Future-oriented introduction to climate change and its relationship to human activities, built environment and health. The course is open to architects, designers, artists, planners, health professionals, policy developers, activists and optimistic future-makers!
Sustainable construction bolstered by Aalto University Summer School learnings
Mirkka Rekola is a sustainable building expert at Senate Properties (Senaatti-kiinteistöt), the work environment partner of the Finnish government. She works on developing processes and guidelines on how to take environmental factors into account in construction projects.
The construction industry is undergoing a major change: working methods, processes and calculation targets need to be redefined. Carbon footprint calculations and limit values will become part of building permits in Finland by 2025.
Senate Properties is also aiming to reduce emissions in all its construction projects.
‘Achieving carbon neutrality and combating climate change are at the top of our agenda and are central to my own work’, says Rekola.
Construction consumes a lot of materials and buildings consume a lot of energy, so their impact on carbon emissions is high. Rekola is working with construction experts to find ways to make renovation and construction as sustainable as possible.
‘There are various possibilities, such as solutions based on renewable energy and new energy solutions, low-emission materials, the circular economy and recycling of waste materials. We are actively looking for solutions to these.’
Architect Mirkka Rekola, Senate Properties
Lectures and discussions made me realise the many ways in which climate change will affect everyone's lives and health."
Change is a shared goal
Rekola saw an online advertisement for Aalto University's Climate Change, Health and Architecture summer course last spring and decided to participate. She wanted to get new perspectives on her work, and the summer course seemed like a refreshing idea and easy to do while working.
The course is a future oriented introduction to climate change and how it relates to human activity, the built environment and health.
‘I gained new knowledge from the course and a more human-centred perspective on the subject. The lectures and discussions also made me realise the many ways in which climate change will directly or indirectly affect everyone's lives and health.’
The courseworks had to be actively related to the battle against climate change and have a health-promoting aspect. The participants sparred their individual courseworks with course mates and although the work itself was very independent, the discussions opened up new perspectives and ideas.
‘The course was very interactive and we learned a lot from each other. The international nature of the group also made it clear that we may all have different starting points and need different measures, but we are all working towards the same goal. I gained a lot of new ideas.’
Training and raising climate awareness
Rekola's coursework included a presentation to Senate Properties on a coaching programme for construction projects, focusing on climate measures and the health impacts of construction. According to the course leader, architect Laura Arpiainen, the work was clear, realistic and feasible.
‘During the summer course, I developed a concept to support construction projects in the Senate Properties – that's what my work is mainly about. We produce guidelines for designers and developers, inform and train our experts. We promote approaches for assessing the climate and health impacts of projects’, Rekola explains.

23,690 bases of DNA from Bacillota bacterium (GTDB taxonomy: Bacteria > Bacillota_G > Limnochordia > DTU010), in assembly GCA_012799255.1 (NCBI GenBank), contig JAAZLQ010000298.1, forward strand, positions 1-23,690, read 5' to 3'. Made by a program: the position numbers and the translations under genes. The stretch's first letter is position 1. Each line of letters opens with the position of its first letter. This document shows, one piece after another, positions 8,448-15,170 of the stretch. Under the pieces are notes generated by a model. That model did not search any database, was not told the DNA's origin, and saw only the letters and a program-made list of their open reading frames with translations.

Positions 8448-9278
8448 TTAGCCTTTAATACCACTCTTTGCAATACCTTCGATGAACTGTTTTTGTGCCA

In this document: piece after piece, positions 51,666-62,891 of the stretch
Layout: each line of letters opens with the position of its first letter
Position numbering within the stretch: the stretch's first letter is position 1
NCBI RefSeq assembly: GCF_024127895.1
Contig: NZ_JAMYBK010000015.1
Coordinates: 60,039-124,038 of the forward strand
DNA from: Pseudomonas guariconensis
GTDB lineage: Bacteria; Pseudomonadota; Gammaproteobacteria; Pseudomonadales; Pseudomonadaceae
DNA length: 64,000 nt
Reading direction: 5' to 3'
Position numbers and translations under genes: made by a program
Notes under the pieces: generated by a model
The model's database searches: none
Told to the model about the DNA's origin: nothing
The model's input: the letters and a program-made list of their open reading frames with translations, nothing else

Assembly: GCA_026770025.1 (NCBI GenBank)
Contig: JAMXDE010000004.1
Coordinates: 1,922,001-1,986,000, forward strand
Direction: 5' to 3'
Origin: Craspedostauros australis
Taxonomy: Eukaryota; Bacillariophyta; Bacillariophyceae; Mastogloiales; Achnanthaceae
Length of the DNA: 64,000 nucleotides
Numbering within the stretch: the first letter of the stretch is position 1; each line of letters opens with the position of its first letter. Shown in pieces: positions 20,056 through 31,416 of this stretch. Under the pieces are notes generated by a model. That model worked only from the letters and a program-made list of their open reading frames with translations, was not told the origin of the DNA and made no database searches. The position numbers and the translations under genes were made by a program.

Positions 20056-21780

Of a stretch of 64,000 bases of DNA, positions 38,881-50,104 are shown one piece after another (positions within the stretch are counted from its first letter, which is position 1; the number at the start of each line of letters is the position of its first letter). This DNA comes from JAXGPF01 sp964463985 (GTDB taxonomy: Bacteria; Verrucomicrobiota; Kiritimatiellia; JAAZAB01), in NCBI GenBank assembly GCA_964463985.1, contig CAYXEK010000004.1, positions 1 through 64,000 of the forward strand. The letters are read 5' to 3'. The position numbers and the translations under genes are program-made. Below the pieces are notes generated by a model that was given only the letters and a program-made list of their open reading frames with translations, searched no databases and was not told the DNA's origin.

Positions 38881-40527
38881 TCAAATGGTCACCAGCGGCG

Her course work was about a way of working to educate and sensitise people in the early stages of projects about what can be done to adapt to climate change and its health impacts.
The idea Rekola developed on the summer course has, in the first phase, taken shape in Senate Properties as coaching clinics: there are one-hour sessions for staff, where experts are offered presentations on climate and health issues and the opportunity to ask questions and seek advice on their own construction projects. A more ambitious “Climate Accelerator” project is also under planning, which will bring together the company's different areas of environmental, climate and health impact in a comprehensive way.
‘We are working on a project-based platform for development projects that will address the different themes. The aim is also to develop project coaching further within this framework’, says Rekola.
The construction sector transforms towards low carbon
According to Rekola, the state of will in Senate Properties is clear: the pursuit of carbon neutrality is a clear strategic goal and work towards it is systematic. The company has set concrete numerical emission reduction targets for its renovation and new construction projects worth over EUR 2 million. Guidelines on how to reduce the carbon footprint of construction projects were also introduced last year. The aim is to make the carbon footprint a standard practice in all projects.
It is already widely understood that change is coming and is necessary. The key challenge, according to Rekola, is to understand the holistic nature of the change: carbon neutrality becomes the starting point for everything we do and build. Mirkka Rekola believes it is important to have the same understanding of the impact of different measures for everyone.
‘We also need to weigh up the need for construction and space with our customers –
that's where the big potential lies. Do we need all that building, or can we come up with other solutions so that we don't have to build anything new? We need to constantly assess where we are going towards low carbon and how we can make significant changes quickly.’
Mirkka Rekola, Adviser, Sustainability and BIM, Senate Properties, [email protected], +358 40 059 1867